I think there is a practical way in which the subject is made to feel uncomfortable. I work on a plate camera, with big sheets of negatives, and a very slow shutter speed. It’s a camera normally used by architectural photographers. People have to keep ridiculously still just so that I can get an exposed image. By making someone sit still for half a second (or a quarter of a second) you immediately create a sense of unease and actually a sense of unnaturalness. I have five or ten exposures per sitting. It’s not a lot and so I have to be absolutely sure that what I’m getting is what I need to get. Plate camera negatives are extremely expensive and it takes a long time to create an image. Just having someone in front of the lens, and you not snapping around them, also creates a slight sense of unease. That’s always fascinated me because that’s when someone tries to relax in front of the camera. But when they try to relax they’re not necessarily being themselves. In trying to collide the two worlds of theatre and photography I was fascinated by the moment of anxiety and fear (the moment of transition when actors become their character and it takes over). Normally it’s within 5 or ten minutes of going onstage. All of my photographs shown here were taken within an hour of going onstage (the one of Ken Stott was taken a minute after he came off stage). The actors are already getting into character and they’re not actually engaging with me. All I asked of them was you need to stay still for half a second. I’d be fiddling around and I’d say to them: ‘Okay, can you hold that pose please’. And then I countdown (3, 2, 1) and take a photo. It’s very Victorian actually. Victorians would use things like neck-braces, and the sitter would have to stay perfectly still.Kuba Wieczorek, Ken Stott – A View from the Bridge, Duke of York Theatre, 2009.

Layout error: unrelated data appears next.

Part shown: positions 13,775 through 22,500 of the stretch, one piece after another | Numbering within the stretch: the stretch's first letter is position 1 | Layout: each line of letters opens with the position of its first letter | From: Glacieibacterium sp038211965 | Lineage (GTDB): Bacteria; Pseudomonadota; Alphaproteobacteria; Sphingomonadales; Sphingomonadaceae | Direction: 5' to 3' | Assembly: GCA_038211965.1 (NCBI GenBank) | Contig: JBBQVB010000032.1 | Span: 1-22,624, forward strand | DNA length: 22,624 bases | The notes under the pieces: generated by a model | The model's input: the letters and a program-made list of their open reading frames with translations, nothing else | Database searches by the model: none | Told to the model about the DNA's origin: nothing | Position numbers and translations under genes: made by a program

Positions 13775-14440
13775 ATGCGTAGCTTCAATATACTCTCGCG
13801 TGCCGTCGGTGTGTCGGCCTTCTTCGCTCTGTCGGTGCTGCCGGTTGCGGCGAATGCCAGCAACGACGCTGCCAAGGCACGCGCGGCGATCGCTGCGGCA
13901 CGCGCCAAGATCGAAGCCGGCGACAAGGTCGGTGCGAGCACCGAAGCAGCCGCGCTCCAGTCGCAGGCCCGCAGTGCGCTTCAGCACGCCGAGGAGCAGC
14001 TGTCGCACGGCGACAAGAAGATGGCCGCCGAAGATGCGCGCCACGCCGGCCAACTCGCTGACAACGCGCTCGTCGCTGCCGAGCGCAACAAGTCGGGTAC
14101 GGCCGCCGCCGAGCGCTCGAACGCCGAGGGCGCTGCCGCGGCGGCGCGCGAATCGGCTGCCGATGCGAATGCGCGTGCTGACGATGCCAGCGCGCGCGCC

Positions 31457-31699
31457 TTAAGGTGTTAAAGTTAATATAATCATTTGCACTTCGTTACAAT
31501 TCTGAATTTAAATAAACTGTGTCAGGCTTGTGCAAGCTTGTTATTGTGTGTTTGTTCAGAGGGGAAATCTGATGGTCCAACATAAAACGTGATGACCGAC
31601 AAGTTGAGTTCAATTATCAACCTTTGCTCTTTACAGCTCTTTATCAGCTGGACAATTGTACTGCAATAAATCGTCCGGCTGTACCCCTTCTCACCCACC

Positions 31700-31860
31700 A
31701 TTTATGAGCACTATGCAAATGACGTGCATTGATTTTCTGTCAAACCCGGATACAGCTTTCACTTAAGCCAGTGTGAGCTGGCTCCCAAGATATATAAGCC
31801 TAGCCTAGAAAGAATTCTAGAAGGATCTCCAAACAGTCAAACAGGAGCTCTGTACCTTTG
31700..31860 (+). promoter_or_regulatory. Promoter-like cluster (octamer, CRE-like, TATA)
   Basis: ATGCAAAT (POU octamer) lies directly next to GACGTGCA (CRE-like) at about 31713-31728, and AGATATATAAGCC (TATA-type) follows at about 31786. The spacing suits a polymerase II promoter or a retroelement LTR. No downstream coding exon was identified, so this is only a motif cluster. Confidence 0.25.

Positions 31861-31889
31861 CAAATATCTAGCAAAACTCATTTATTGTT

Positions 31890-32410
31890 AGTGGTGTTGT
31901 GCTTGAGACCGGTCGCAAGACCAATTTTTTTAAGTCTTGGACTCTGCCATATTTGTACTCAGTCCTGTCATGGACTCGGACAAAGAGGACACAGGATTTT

In thinking about stillness, are you interested in Victorian photography?
I’m not actually particularly interested in Victorian photography but I’m interested in ways of slowing my work down. These works have come out of a way of working and not out of a specific art form. By working as a photographer for 20 years I’ve found that when things are much slower I get results which I wouldn’t normally get.
Are there similarities between these works and the work you produce as a commercial or fashion photographer?
I try and instil the same sense of unease and stillness in my fashion photography. When there is the budget to do so, I love to shoot my fashion work on plate camera. Sometimes I get clients like Channel 4 who ask for the kind of work shot on plate camera. I did the Paralympics for Channel 4 and shot portraits of the Paralympic athletes. Conventionally you would expect photographs of athletes that capture movement but what I wanted to capture was an absolute sense of stillness. My subjects start to become someone else and that’s what interests me. You get a remarkable sense of sadness, otherworldliness, or unease.Kuba Wieczorek, Clarke Peters – Five Guys Named Moe, Theatre Royal Stratford East, 2010.
I like the photograph of Clarke Peters, preparing for ‘Five Guys named Moe’: The framing, the reflection, and the sense of introspection.